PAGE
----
The Chief Justice, Ms Justice Sophia Akuffo, yesterday inaugurated a newly installed solar power system for the Winneba District and High Courts in the Central Region.
The Weija Circuit and District Courts, as well as the Sege District Court are the next to benefit from the solar power under the pilot project being supported by the Australian government at a cost of 39,000 Australian dollars.
It forms part of the vision of the Chief Justice and the Judicial Service to power the courts in the rural and peri-urban areas with solar systems to improve access to justice by ensuring that the courts are fit for purpose and fully functional through the provision of adequate infrastructure, logistics and prudent management of resources.
To that end, the Judicial Service is liaising with the Ministry of Energy to provide all district courts with solar-powered energy.
Speaking during the inauguration of the facility, Ms Justice Akuffo stressed the need for the Judiciary to harness the tools of technology to make the delivery of justice more accessible to the people.
The deployment of technology, she said, could oil the wheels of justice and deliver it more speedily and efficiently.
Ms Justice Akuffo said the Judicial Service, will in the next five years, scale up the nationwide solar programme for all court buildings and gave the assurance that “indeed before the end of this year, a significant number of courts would have solar power and also be automated.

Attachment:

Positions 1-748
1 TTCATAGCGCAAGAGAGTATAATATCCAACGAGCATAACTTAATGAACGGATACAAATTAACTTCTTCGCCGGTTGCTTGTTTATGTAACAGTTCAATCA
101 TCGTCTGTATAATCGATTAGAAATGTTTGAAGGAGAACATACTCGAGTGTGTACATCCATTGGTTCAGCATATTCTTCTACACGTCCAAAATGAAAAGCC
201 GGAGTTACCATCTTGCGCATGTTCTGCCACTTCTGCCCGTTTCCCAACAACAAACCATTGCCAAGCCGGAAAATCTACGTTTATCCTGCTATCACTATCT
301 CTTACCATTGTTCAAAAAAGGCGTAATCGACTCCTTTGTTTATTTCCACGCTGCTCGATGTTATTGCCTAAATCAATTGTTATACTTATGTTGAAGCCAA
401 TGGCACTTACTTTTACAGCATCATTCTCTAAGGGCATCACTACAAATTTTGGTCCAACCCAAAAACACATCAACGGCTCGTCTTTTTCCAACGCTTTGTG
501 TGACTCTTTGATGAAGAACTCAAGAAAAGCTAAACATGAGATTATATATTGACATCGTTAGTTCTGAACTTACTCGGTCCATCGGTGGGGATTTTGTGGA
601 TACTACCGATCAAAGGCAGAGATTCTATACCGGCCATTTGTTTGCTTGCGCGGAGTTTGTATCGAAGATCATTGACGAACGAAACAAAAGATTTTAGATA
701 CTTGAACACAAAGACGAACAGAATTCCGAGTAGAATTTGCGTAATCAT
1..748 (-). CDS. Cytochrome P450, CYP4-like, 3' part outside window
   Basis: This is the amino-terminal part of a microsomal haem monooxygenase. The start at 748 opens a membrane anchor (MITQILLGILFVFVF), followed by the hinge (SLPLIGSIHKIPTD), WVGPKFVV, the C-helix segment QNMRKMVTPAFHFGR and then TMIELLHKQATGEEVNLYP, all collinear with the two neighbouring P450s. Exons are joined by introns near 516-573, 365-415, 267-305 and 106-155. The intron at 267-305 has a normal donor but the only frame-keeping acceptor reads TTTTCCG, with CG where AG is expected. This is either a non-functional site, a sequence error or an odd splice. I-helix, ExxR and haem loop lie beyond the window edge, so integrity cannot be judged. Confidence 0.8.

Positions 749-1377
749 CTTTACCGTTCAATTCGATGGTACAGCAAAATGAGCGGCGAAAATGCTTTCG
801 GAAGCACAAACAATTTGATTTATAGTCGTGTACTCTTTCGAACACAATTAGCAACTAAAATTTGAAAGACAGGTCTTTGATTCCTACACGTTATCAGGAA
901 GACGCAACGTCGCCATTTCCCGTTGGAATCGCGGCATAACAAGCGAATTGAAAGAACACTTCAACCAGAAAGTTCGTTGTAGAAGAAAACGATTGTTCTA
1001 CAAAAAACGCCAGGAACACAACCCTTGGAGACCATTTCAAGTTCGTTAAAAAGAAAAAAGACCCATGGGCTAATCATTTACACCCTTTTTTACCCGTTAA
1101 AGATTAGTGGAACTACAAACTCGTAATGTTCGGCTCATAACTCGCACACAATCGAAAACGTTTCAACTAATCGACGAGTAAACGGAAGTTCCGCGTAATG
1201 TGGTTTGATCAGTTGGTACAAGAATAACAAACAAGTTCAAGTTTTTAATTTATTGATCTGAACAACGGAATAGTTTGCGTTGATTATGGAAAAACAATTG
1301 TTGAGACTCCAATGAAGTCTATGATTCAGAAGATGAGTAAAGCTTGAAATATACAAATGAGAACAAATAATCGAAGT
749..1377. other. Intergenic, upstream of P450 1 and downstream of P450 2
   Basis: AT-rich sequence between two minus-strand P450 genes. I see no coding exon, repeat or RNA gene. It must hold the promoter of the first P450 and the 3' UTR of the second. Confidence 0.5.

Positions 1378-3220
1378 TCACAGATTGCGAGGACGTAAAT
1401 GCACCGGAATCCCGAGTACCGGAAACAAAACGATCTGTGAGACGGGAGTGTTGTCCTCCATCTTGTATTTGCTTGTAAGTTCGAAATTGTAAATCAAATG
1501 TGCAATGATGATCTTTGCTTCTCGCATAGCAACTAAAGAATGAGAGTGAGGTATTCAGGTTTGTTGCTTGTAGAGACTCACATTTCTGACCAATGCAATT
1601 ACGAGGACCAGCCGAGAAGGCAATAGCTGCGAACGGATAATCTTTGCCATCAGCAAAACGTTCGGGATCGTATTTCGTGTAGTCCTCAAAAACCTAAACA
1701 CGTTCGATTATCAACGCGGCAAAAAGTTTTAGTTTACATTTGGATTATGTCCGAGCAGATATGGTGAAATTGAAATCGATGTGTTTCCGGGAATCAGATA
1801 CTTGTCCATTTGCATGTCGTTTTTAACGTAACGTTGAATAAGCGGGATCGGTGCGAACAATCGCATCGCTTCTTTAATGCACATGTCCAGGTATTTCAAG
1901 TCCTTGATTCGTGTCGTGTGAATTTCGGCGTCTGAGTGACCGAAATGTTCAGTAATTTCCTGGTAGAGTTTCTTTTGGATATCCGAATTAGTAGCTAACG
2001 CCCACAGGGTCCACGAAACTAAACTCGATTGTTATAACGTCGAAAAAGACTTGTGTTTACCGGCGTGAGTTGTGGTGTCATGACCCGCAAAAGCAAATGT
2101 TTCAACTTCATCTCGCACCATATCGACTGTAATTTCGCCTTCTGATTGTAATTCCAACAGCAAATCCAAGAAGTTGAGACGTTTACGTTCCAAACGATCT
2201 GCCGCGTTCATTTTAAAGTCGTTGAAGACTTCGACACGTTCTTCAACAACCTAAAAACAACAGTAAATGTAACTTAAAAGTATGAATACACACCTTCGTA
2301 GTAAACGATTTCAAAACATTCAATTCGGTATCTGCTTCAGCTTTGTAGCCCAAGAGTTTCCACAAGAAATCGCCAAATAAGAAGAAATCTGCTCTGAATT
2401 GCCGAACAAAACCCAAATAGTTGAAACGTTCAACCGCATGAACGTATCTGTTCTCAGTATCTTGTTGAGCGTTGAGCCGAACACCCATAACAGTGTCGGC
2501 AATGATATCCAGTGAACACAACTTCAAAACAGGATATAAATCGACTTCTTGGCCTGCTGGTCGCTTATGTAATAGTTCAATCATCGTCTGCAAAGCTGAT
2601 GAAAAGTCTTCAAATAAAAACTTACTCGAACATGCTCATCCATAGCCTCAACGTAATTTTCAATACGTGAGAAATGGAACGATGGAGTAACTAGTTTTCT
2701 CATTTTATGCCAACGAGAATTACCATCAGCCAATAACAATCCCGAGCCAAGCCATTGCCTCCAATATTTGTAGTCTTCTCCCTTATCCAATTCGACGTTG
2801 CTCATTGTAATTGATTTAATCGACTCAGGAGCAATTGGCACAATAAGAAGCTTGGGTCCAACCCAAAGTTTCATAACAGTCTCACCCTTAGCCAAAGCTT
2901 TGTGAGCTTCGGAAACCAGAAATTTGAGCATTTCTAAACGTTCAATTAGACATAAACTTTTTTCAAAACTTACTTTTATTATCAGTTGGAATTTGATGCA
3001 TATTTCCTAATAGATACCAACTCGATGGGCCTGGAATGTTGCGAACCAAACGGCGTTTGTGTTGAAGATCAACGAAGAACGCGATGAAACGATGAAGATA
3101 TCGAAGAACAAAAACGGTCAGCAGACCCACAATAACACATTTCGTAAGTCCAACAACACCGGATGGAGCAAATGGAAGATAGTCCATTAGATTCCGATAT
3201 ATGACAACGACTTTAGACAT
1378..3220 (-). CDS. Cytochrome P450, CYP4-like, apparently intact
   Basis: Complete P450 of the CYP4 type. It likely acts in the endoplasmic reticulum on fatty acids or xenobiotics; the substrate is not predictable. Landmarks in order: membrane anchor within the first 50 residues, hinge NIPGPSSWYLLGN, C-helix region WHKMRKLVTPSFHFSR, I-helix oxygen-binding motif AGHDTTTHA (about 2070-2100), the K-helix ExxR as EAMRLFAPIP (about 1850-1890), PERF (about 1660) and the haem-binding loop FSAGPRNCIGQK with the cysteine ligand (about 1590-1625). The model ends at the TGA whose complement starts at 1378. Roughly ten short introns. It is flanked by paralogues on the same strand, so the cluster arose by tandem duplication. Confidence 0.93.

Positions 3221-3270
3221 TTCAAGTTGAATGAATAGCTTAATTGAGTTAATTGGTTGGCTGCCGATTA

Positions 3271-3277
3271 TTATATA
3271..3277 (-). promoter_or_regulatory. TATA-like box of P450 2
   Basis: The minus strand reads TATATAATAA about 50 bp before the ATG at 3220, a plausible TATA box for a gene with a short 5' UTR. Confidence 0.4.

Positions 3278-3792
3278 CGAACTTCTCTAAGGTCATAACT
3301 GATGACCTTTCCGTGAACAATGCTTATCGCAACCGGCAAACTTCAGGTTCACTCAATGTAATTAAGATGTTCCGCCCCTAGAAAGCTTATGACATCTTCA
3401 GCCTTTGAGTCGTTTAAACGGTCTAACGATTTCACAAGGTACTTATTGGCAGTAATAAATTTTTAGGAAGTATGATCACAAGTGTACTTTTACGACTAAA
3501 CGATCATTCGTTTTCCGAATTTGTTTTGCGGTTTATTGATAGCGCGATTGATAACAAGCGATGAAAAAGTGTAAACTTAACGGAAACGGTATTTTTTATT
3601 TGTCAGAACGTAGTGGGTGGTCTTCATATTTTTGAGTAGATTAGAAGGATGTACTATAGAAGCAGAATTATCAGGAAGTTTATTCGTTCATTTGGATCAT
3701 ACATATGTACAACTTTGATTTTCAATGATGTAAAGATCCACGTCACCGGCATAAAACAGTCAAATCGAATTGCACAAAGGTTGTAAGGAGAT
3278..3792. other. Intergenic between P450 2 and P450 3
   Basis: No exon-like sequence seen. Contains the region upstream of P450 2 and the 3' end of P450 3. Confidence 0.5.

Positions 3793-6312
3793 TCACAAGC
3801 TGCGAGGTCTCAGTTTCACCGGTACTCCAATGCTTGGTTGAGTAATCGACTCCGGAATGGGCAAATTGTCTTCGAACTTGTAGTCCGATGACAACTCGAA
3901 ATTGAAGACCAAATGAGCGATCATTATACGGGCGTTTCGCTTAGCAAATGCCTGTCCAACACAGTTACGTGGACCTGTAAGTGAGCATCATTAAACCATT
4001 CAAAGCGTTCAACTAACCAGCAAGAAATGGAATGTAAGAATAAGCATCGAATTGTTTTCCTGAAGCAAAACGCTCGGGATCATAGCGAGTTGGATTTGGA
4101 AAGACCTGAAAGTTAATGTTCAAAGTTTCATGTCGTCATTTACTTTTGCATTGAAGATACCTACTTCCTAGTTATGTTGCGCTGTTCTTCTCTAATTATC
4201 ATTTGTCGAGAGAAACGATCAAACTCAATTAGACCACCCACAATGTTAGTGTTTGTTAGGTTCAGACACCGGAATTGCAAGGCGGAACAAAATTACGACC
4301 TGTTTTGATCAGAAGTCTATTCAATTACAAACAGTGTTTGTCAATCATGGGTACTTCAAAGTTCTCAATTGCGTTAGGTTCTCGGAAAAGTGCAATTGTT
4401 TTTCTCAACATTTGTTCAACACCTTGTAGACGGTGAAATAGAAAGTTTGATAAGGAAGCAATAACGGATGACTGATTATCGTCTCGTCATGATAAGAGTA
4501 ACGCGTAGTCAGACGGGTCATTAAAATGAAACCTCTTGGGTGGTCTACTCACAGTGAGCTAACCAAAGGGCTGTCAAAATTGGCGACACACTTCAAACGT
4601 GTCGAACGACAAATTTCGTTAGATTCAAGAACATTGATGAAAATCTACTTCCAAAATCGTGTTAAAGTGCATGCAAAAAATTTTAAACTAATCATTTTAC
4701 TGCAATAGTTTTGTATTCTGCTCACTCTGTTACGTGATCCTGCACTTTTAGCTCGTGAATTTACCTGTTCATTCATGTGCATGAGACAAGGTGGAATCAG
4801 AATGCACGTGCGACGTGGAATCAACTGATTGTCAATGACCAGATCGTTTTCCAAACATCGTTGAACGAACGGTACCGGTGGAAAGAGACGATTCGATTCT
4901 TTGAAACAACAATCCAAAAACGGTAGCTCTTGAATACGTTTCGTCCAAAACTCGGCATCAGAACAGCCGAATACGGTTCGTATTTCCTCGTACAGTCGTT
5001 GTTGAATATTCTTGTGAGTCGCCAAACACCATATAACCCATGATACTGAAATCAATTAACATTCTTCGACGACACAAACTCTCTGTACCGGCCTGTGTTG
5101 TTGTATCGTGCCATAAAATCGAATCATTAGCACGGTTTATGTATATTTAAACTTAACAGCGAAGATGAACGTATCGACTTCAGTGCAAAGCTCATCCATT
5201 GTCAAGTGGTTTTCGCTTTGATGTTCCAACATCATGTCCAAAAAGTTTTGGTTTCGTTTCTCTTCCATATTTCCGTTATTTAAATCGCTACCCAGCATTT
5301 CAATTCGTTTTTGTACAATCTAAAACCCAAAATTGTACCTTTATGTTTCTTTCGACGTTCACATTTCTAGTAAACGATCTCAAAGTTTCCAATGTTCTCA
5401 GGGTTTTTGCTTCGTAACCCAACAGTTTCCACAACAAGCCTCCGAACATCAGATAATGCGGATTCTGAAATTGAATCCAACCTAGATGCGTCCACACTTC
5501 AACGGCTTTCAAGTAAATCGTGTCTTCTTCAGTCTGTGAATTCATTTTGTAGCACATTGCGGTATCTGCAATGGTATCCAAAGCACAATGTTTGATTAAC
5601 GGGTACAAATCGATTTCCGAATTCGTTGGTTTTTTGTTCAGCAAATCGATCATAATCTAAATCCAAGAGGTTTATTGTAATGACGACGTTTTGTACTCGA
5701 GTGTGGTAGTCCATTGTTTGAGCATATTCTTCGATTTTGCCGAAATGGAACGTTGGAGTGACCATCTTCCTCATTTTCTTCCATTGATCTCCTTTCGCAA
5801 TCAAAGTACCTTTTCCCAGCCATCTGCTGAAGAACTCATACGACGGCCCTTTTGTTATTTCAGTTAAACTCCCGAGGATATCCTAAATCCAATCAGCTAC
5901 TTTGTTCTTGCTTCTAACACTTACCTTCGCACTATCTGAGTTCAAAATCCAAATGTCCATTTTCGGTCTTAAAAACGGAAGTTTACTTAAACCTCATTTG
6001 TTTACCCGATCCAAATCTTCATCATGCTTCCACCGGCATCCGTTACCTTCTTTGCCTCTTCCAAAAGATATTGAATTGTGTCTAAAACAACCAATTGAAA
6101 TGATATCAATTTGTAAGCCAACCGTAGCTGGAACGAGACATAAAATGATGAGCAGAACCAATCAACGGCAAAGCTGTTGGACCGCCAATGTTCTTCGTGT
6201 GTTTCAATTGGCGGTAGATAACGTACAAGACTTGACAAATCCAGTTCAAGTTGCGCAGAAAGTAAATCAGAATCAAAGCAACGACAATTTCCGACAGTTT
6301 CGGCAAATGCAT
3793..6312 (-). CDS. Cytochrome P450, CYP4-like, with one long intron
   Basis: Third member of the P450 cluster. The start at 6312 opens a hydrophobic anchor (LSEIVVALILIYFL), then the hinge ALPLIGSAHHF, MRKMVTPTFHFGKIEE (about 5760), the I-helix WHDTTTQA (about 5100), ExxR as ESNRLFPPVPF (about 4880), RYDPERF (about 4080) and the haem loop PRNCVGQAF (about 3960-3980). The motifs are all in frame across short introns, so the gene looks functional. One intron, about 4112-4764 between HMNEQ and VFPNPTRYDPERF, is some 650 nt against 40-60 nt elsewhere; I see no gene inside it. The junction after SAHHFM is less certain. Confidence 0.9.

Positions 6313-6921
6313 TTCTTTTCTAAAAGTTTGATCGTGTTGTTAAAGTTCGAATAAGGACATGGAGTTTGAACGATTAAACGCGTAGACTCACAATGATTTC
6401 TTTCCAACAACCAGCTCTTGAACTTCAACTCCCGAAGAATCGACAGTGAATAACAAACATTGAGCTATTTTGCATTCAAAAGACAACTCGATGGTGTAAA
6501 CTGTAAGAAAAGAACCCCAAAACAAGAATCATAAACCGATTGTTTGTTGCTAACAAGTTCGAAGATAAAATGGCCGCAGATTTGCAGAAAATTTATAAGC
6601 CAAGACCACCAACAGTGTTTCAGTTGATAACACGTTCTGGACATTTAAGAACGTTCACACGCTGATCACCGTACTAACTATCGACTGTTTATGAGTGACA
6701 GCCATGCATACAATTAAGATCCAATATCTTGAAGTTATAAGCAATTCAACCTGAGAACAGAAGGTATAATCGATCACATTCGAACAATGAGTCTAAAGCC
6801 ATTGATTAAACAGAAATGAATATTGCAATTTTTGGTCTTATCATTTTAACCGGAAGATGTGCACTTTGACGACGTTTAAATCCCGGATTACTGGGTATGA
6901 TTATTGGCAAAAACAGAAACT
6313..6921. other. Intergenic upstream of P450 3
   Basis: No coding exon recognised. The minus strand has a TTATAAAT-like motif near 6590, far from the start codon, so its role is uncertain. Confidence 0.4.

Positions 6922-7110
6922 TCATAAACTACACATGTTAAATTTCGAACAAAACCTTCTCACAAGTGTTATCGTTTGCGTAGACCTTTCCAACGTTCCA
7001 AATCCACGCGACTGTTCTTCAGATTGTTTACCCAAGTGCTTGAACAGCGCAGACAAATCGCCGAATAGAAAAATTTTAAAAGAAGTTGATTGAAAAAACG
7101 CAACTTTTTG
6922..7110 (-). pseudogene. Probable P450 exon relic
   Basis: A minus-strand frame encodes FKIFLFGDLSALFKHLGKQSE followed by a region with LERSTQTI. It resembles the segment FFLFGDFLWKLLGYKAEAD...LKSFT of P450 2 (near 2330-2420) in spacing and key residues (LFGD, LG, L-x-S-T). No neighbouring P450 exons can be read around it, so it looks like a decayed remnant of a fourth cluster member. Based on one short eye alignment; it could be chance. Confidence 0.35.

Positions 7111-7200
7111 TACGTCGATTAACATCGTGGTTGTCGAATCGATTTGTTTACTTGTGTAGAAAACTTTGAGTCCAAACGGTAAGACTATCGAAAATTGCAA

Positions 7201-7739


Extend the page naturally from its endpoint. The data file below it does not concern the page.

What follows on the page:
“Closely following the installation of solar energy on the premises of the courts would be the establishment of direct transcription services to facilitate the efficiency in court proceedings through full and reliable recording, as well as storage of all proceedings” the Chief Justice added.
She expressed appreciation to the Australian High Commissioner, Mr Andrew Barnes, and the Australian government for partnering the Judiciary to make the powering of the courts with solar power a reality.
The Chief Director of the Ministry of Energy, Mr Lawrence Apaalse, for his part, announced that the ministry would soon start the installation of up to 200 Mega Watts of distributed solar power generation by the year 2030 in both residential and non-residential facilities.
“Specific priority areas being considered in the first phase include the Jubilee House, Parliament House, the Ministries, universities and some selected senior high schools,” he noted.
The Australian High Commissioner, Mr Andrew Barnes, noted that connecting the courts with solar power would position them to function effectively, deepen the confidence in the judicial system of the country and also underpins people’s faith in the country’s democratic system.